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Repurposing Pianos

My wife and I are a real pair, I tell you.  Those of you that know us are nodding your heads in agreement right now, I'm sure.  And, those of you who don't know us would be nodding as well, I'm certain, if you did.

Our most recent undertaking is adopting old pianos that people are practically begging others to come take off of their hands.  People just don't want them anymore.  They're heavy.  They're huge.  Most are slightly out of tune or have keys that are stuck.  And who needs a piano these days anyway?  It's much easier to iToss the iPod in the iHome and iRock out to iMusic.

Despite our lack of appreciation for them, pianos are a really interesting instrument inside and out.  Most people haven't bothered to check out the insides of pianos, but it's shameful that their evident internal craftsmanship remains hidden behind its external shell.  I did some reading about the manufacturing process of pianos and found that they are incredibly more difficult to manufacture than I had even previously thought.

A piano is essentially an ornate cast iron harp that is mounted to a very thick quality-built hardwood soundboard.  This soundboard is designed to take the resonance of the strings transferred through the harp and through the bridge.  It doesn't absorb the vibration like virtually any other material would, but rather it continues to maintain the resonant pitch from whichever string is struck.  The strings are hit by a felt hammer.  Each string has its own hammer that is sized and weighted specifically for that string. The action, the intricate mechanism that translates the pressing of each key to its respective hammer, is a work of art all its own.  It's a beautiful piece of mechanical engineering that not only is delicately made with precision, but is surprisingly built with such quality that most of these have lasted well over a century in excellent working order.

Here comes the crazy part.  In the last few weeks, Jodi and I have quickly amassed a small collection of six upright pianos, all of which were free for the taking.  It'd be seven if we hadn't already found a home for one of them.  Well, I take that back.  One of them, we already had and another we got for free last fall.  So, really we just got five and gave one away immediately.  So, you're probably wondering what we're doing with them.  Well, many things actually.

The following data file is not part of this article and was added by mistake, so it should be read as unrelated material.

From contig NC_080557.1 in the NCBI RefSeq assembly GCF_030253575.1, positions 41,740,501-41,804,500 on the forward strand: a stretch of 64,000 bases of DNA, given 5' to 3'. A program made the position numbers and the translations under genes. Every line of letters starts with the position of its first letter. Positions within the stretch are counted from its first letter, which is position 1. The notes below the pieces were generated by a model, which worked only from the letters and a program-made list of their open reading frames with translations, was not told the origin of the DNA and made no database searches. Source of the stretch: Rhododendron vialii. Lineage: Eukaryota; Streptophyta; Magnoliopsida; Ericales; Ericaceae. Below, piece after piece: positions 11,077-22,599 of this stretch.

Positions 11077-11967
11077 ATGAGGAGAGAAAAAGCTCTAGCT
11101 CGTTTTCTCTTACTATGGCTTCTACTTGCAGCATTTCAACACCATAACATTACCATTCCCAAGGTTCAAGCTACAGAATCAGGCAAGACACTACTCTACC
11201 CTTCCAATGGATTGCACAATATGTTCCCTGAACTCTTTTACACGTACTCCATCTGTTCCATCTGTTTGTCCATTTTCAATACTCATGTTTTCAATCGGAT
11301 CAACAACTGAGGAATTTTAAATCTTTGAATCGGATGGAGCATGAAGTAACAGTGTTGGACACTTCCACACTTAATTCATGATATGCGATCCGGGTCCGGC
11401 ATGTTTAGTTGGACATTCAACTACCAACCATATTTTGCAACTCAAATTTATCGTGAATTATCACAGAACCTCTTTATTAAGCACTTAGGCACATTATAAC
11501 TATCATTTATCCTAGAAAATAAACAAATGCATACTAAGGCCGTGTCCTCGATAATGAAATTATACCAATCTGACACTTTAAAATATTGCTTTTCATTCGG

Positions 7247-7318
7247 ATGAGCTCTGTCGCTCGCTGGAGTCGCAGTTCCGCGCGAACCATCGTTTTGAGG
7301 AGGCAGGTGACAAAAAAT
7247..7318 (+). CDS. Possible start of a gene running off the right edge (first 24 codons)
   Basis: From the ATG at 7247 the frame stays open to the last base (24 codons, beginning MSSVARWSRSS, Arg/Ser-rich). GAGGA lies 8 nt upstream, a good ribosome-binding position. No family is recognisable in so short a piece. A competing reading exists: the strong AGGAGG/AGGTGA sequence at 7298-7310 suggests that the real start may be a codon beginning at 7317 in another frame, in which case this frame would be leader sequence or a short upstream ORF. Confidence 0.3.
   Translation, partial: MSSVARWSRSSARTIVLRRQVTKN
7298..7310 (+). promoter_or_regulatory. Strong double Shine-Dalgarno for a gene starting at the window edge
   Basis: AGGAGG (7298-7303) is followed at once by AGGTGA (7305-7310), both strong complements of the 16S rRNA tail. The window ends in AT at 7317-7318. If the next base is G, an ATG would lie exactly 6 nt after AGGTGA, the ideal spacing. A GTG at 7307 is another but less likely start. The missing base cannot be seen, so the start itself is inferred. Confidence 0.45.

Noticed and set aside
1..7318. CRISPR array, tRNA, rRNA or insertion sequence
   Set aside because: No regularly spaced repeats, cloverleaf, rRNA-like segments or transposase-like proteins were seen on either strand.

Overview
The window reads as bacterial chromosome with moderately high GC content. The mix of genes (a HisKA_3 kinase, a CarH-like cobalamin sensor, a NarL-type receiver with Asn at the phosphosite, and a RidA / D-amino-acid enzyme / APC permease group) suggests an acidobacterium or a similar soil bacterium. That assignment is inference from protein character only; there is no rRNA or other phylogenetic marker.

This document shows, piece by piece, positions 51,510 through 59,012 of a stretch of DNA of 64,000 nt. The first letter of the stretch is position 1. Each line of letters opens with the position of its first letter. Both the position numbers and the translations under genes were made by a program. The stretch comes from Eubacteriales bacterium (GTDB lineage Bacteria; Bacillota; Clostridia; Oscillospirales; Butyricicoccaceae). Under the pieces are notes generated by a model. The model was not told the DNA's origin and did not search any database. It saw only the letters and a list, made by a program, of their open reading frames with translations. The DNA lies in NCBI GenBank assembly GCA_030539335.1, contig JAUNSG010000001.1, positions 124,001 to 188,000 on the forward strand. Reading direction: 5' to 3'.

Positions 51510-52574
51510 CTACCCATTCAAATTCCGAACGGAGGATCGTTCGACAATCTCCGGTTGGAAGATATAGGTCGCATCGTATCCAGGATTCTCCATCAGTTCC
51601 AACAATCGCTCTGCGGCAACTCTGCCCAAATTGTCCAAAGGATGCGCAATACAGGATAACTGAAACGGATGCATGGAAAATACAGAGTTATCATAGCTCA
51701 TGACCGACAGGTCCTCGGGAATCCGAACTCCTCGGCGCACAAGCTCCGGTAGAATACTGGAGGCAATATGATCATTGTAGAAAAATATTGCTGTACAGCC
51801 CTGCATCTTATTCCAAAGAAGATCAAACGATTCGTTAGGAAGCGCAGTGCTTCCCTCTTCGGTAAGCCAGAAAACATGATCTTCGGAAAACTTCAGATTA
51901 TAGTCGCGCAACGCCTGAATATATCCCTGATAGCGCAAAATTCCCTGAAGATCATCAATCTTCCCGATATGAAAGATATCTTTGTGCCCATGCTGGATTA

I've decided that we'll be using all of them, not unlike how the Native Americans used every part of a buffalo.  I already have two desks in the works that will display the harp beautifully while creating a unique workspace that will inspire creativity.  Jodi made a cute pair of "kissing songbirds" from two of the hammers.  At least one of the actions will remain intact as a display piece.  We've already converted two of the keyboards into hanging art pieces.  The player section of one of the player pianos will become a unique wall shelf complete with a loaded music roll still mounted and "ready to be played".  We're making another wall shelf out of the player's bank of air diaphrams.  We have several other art ideas and and will no doubt come up with many more as we continue.  What I love about this more than anything is that it's yet another thing that Jodi and I are finding that we love to do together.  And, that's what truly matters.  Stay tuned.  Photos to come as projects are completed.


Love Love Love Love Love. These photos are amazing. The first one, amazingly sad, makes me wanna cry. The other, just amazing. I wonder what it's from.

you don't know me, but I stumbled on this when I was looking for pics of repurposed pianos. For what ever reason, (i know at least in part why) I was very drawn to your site. I even read some of your blog (if you knew me you would understand I take very litte time to read anything). I also have repurposed a piano, and it was just delivered to my house. I had done all of the work on it myself but at least, for once, I knew my limitations and I paid someone else to shoot the finish on it for me.
I will be preseting this to my stepson this Sat. 11/01/2014 (if the Lord is willing and I live) in honor of him completeing a Bachlor of music education, a Bachlor of piano performance, and his masters in music education.
I would love for you to see it, and I would imagine (just from reading about your adventures and projects) you would also love to see it. But how, you might ask? Well, it may be a lot easier than you might think. The irony, of all of this is while I was looking at pictures of repurposed pianos from all over the United States I "stumbled" upon yours from ,are you ready? Right here in good ole Springfield Mo. Yep, of all the places to find a picture from, right here.
That just blew my little mind away, but once again, knowing the incredible God that apparently we both serve, I should never be suprised, but alas, He does it once again.
I would love for you to stop by our home, around Campbell and Plainview, and see this (off and on, a year and a half) project before he takes it to his house.
I know this sounds kinda stalker/creeper stuff, but it sounds like you know Christ well enough to know it is just like Him to put something this far fetched together.
Please contact me at I would love for you to see this and maybe even talk about the wonders of Christ a little. (:o)
Also, the "sarcastic and you don't know why" (in your profle) well, sarcasim is also another service I offer, and yes, I have the shirt. Maybe for our wives sake, we shouldn't get together after all. (:o)
In Christ,
Rick Owsley

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